BUFFALO, NY – A civil rights advocate, a deacon and a heroic security guard were among the shooting victims of a Saturday attack by an 18-year-old gunman who previously had threatened a shooting at his high school.
Buffalo police have released the identities of the 10 people who died in the shooting, among them a security guard hailed as a “hero” for trying to stop the gunman at the Tops Friendly Markets store. Their ages range from 32 to 86 years old.
The suspect was identified by authorities as Payton Gendron, 18, of Conklin, New York, about 200 miles east of Buffalo. Gendron would have continued his rampage if he hadn’t been stopped by officers outside the store, Buffalo Commissioner Joseph Gramaglia told ABC News on Monday.
“We have uncovered information that if he escaped the supermarket, he had plans to continue his attack,” Gramaglia told ABC News. “He had plans to continue driving down Jefferson Ave to shoot more black people … possibly go to another store (or) location.”
‘This is the heart of the Black community’:Buffalo shooting rattles in a close-knit neighborhood
Here’s what we know:
Previous threat led to mental health treatment
Gendron had threatened a shooting at Susquehanna Valley High School last year and was sent for mental health treatment, USA TODAY confirmed on Sunday.
New York State Police said troopers were called to the school on June 8, 2021, for a report that a 17-year-old student had made threatening statements. Police said the student was taken into custody under a state mental health law and taken to a hospital for an evaluation. The police statement did not give the student’s name.
Gendron graduated from the school in Conklin, about 10 miles southeast of Binghamton near the New York-Pennsylvania border.
Buffalo neighborhood like one big family
The Tops store provides a vital service in the “Jefferson Ave” neighborhood, and the company has announced a free shuttle bus service to the next closest location. Community groups have begun organizing to help provide groceries to people in need.
The attack transformed a tight-knit community into an epicenter of raw grief and outrage. But residents are rallying. Many know each other like family – and look out for each other like family, too.
“This is the heart of the Black community,” said Glen Marshall, who is from the area. “If we don’t live in this community, we grew up in this community. Everybody comes back to the community.”
Assault-style rifle had been illegally modified
The gun was purchased at Vintage Firearms, a collectible firearms and ammunition store in Endicott, Broome County, about 20 minutes from the gunman’s hometown.
The assault-style rifle had characteristics that made it legal in New York – and it was similar to those used in other high profile mass shootings, such as those at the Sandy Hook Elementary School in Newtown, Connecticut, and at a Waffle House restaurant in Nashville , Tennessee.
But the semi-automatic weapon was modified with an illegal magazine, Gov. Kathy Hochul said. New York bars the sale of any magazine that has a capacity of over 10 rounds.
Hochul said law enforcement was working to determine where the magazines used were acquired, but she observed they could be purchased as close as Pennsylvania. She didn’t elaborate on how many bullets the magazines could hold.
What kind of gun was used in the Buffalo shooting? What we know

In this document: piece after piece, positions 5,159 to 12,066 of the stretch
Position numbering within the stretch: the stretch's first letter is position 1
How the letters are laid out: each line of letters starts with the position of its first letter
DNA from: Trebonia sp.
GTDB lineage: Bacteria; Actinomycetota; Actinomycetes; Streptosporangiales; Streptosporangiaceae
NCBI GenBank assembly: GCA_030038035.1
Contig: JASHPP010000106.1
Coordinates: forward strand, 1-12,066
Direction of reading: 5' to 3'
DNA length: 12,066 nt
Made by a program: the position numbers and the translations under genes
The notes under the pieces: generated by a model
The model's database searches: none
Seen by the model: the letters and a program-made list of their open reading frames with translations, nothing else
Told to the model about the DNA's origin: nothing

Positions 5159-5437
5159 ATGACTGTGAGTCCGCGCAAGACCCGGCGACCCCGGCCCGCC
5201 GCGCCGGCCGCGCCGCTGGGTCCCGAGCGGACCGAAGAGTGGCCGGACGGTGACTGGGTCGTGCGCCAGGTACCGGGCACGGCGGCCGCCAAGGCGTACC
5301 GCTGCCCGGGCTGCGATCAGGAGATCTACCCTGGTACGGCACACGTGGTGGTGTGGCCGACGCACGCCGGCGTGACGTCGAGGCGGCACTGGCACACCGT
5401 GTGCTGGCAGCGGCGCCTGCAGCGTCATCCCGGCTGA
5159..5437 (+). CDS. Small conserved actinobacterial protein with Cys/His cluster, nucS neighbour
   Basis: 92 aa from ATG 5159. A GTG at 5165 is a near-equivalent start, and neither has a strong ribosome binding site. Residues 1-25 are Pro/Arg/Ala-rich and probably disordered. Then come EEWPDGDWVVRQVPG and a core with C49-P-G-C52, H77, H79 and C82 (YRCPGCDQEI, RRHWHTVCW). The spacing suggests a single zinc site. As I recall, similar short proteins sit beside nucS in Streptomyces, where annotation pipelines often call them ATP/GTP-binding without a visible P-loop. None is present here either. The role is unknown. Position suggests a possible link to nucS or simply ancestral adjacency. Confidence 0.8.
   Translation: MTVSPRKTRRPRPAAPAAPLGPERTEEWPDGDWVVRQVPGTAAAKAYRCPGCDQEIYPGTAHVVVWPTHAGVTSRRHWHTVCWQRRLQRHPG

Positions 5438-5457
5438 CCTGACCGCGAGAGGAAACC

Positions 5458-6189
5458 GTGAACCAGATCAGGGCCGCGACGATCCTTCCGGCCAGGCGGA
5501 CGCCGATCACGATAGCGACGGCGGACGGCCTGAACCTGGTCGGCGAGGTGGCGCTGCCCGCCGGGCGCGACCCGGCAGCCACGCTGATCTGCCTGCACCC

Victims ranged in age from 32 to 86
Police released the names of the victims late Sunday: Aaron Salter, 55; Ruth Whitfield, 86; Pearl Young, 77; Katherine Massey, 72; Roberta Drury, 32; Heyward Patterson, 67; Celestine Chaney, 65; Margus Morrison, 52; Andre Mackneil, 53 and Geraldine Talley, 62.
Gramaglia said Salter was a former police officer who was working as a security guard at the Tops. Salter confronted the gunman, shooting him in his tactical vest. The gunman returned fire and fatally shot Salter.
“He went down fighting,” Gramaglia told ABC News. “He’s a true hero.”
Security guard. Deacon. 86-year-old shopper: These are the victims of the Buffalo shooting.
Federal agents review 180-page document
Federal agents interviewed Gendron’s parents and were working to confirm the authenticity of a 180-page document that was posted online, a law enforcement official told The Associated Press. The document detailed the plot and identified Gendron by name as the gunman, said the official, who was not authorized to publicly discuss the details of the investigation and spoke to AP on condition of anonymity. The document espoused the belief that the US belongs only to white people and all others should be eradicated by force or terror, which was the purpose of the attack.
The official said Gendron repeatedly visited websites promoting white supremacist ideologies and race-based conspiracy theories.
More:How the ‘replacement theory’ is fueling extremists and shooters.
What happened at the Top grocery store?
Gendron, armed with an assault-style rifle and arrived at the store around 2:30 pm Saturday and immediately shot four people in the parking lot, Gramaglia previously said. Three died at the scene. Gendron entered the store and continued his attack.
The suspect was wearing a camera and livestreaming. The online platform Twitch said in a statement that it ended the livestream “less than two minutes after the violence started.”
After encountering and shooting Salter, working in the store as a security guard, the gunman continued shooting until he was confronted by Buffalo police, Gramaglia said. Then the suspect pointed his own gun at his neck before surrendering.
Contributing: Cady Stanton, Kevin Johnson and Celina Tebor, USA TODAY; Sarah Taddeo, New York State team.